Associated Press reports:
Fishermen Catch Huge Squid
By Ray Lilley
posted: 22 February 2007
WELLINGTON, New Zealand — A fishing crew has caught a colossal squid that could weigh a half-ton and prove to be the biggest specimen ever landed, a fisheries official said Thursday.
The squid, weighing an estimated 990 lbs and about 39 feet long, took two hours to land in Antarctic waters, New Zealand Fisheries Minister Jim Anderton said.
The fishermen were catching Patagonian toothfish, sold under the name Chilean sea bass [see also here], south of New Zealand “and the squid was eating a hooked toothfish when it was hauled from the deep,” Anderton said.
The fishing crew and a fisheries official on board their ship estimated the length and weight of the squid: Detailed, official measurements have not been made. The date when the colossus was caught also was not disclosed.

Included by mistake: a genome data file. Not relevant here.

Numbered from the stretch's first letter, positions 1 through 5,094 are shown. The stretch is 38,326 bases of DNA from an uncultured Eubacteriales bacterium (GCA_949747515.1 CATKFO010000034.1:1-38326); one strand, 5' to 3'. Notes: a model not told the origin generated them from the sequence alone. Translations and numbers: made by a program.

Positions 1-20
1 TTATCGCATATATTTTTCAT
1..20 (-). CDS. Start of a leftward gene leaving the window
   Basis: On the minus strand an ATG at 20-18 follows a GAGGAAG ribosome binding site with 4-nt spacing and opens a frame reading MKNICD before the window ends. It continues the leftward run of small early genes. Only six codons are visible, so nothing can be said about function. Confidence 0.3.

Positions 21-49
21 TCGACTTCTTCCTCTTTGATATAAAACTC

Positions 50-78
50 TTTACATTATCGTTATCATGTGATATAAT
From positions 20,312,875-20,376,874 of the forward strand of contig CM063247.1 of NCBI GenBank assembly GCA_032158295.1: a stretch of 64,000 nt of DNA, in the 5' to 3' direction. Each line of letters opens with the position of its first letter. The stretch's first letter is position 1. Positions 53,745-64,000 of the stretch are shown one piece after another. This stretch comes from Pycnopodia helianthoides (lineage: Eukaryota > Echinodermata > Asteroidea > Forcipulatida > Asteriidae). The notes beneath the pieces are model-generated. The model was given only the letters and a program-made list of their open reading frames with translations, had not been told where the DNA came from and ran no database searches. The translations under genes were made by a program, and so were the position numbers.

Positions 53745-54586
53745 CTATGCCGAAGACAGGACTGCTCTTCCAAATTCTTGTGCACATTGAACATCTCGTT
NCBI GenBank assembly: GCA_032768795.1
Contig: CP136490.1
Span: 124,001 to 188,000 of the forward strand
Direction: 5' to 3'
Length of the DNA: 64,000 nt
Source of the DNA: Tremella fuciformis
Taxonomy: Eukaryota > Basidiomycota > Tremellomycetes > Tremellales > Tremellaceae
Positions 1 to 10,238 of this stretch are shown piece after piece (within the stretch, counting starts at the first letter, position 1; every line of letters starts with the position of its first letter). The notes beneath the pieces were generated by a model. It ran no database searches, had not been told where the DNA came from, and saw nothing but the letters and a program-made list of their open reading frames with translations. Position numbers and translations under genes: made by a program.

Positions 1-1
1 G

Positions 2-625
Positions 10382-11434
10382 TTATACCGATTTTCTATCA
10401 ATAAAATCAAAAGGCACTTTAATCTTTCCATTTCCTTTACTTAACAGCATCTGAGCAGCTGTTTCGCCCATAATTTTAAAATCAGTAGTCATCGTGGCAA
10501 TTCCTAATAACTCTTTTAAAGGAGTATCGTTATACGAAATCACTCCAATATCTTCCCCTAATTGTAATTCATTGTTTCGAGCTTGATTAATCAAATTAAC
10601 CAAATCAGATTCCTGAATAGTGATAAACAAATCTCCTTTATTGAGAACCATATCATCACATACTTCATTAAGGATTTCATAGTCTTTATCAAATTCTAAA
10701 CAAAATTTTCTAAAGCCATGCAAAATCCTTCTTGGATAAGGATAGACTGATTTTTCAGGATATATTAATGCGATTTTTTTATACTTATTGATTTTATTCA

If original estimates are correct, the squid would be 330 pounds heavier than the next biggest specimen ever found.
If calamari rings were made from the squid they would be the size of tractor tires, he added.
Colossal squid can descend to 6,500 feet and are extremely active, aggressive hunters, he said.
The frozen squid will be transported to New Zealand’s national museum, Te Papa, in the capital, Wellington, to be preserved for scientific study.
Marine scientists “will be very interested in this amazing creature as it adds immeasurably to our understanding of the marine environment,” Anderton said.
Colossal squid are found in Antarctic waters and are not related to giant squid found round the coast of New Zealand.
Giant squid grow up to 39 feet long, but are not as heavy as colossal squid.
See also here.
- Andy Warhol, the Colossal Squid and Jay & Carolyn’s Art Gallery! (alexandrapeachblog.wordpress.com)
- Ben’s Top 5 favourite animals (benwilliamsworld.wordpress.com)
- Instead of Being Protected, Antarctica’s Oceans Will Be Open for Fishing (blogs.smithsonianmag.com)
- A landmark opportunity for the Antarctic`s Southern Ocean? ()
- Malcolm Clarke (telegraph.co.uk)
- Best opportunity for the creation of world’s largest marine reserves (greenpeace.org)